Although Ag-RDT has high specificity, many researchers have questioned its clinical utility because of its low sensitivity. Our result shows that Ag-RDT are unable to detect SARS-CoV-2 when the viral load in the sample is less than 1.8x107/mL and a Ct value more than 19. Systemic review on Ag-RDT showed that its clinical sensitivity is acceptable only when the viral loads are high with a Ct value below 25.13 Our result of low sensitivity of Ag-RDT is also supported by several other investigators. Liotti et al14 reported that the sensitivity of Ag-RDT compared to RT-PCR is over 95% when the Ct value is less than 25 but it declines drastically to 20–40% when the Ct value is greater than 25. Gannon et al,15,16 in their comparison study, found that Ag-RDT is 2–5-fold less sensitive compared to RT-PCR assay from respiratory specimens and their sensitivity varied from 22–70%. Furthermore, Lambert-Niclot et al17 also showed that overall sensitivity of Ag-RDT is only 50% when compared to RT-PCR, and Scohy et al18 reported that the sensitivity is only 32% and those that were detected had very high viral load. The poor clinical performance of Ag-RDT is because of its analytical sensitivity compared to molecular based assays. One of the major limitations of Ag-RDT is, unlike molecular assays, it does not offer the advantage of amplification of target RNA compromising sensitivity. However, it is generally believed that the specificity of Ag-RDT is high and comparable with molecular assays.19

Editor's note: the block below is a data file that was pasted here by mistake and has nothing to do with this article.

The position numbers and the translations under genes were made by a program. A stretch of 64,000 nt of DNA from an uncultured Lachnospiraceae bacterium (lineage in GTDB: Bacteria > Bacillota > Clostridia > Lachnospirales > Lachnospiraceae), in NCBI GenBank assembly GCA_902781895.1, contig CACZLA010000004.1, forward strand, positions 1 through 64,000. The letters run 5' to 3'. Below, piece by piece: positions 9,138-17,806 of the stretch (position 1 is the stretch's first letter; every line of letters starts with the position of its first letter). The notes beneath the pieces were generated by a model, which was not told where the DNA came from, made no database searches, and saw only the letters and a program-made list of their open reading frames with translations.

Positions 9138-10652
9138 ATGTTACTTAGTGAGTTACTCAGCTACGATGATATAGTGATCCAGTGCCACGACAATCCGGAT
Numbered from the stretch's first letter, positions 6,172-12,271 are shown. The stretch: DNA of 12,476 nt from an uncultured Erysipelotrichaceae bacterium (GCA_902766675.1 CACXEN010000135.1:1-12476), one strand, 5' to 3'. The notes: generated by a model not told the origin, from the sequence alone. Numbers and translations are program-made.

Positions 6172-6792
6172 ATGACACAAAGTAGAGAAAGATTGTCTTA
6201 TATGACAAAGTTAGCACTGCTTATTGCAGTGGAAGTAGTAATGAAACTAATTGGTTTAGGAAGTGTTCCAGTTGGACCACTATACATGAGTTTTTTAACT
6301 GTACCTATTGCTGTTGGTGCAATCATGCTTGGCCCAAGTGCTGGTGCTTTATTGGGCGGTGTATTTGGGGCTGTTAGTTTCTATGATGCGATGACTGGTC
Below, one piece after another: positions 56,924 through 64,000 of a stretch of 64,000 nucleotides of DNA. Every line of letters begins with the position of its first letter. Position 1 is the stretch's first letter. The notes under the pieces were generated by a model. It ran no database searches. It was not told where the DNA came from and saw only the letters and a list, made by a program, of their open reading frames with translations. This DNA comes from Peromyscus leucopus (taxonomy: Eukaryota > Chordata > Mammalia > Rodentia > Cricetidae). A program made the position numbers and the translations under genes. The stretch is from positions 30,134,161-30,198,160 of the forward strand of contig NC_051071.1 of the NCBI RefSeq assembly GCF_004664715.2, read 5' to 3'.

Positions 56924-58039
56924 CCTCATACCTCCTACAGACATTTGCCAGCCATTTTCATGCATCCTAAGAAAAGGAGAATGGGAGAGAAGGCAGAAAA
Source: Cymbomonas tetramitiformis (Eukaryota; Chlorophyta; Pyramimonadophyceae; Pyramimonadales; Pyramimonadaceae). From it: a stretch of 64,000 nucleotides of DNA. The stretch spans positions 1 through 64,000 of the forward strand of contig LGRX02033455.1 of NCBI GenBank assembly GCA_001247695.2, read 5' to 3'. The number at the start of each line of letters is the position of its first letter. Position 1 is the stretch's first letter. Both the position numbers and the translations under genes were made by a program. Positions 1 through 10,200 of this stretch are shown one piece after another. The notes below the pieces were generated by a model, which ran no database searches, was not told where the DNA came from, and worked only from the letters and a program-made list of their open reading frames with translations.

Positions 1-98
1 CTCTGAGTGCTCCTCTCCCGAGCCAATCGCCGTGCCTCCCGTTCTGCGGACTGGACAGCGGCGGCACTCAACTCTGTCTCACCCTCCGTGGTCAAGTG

It is now well evident that the severity of COVID-19 is directly dependent on the viral load.20 Therefore, perhaps one advantage of Ag-RDT can be useful in identifying and predicting the severity of disease. Since severity of the disease is often determined by massive proinflammatory response induced by SARS-CoV-2, measurement of proinflammatory cytokines (IL-6, IL-8, and TNF-a) together with Ag-RDT may aid diagnosis.21 On the other hand, the viral load in the sample peaks in 1–3 days of infection (Figure 1), therefore, collection of specimens at appropriate timing may increase the clinical sensitivity of Ag-RDT. Recent interim guidelines for antigen testing for SARS-CoV-2 formulated by CDC recommended a different strategy to interpret the result of antigen testing among symptomatic and asymptomatic individuals.19 In the symptomatic patients, a positive antigen test can be confirmatory while a negative result should be verified with NAAT. Whereas, in asymptomatic individuals, a negative antigen test result indicates no current evidence of infection and a positive result should be confirmed by NAAT.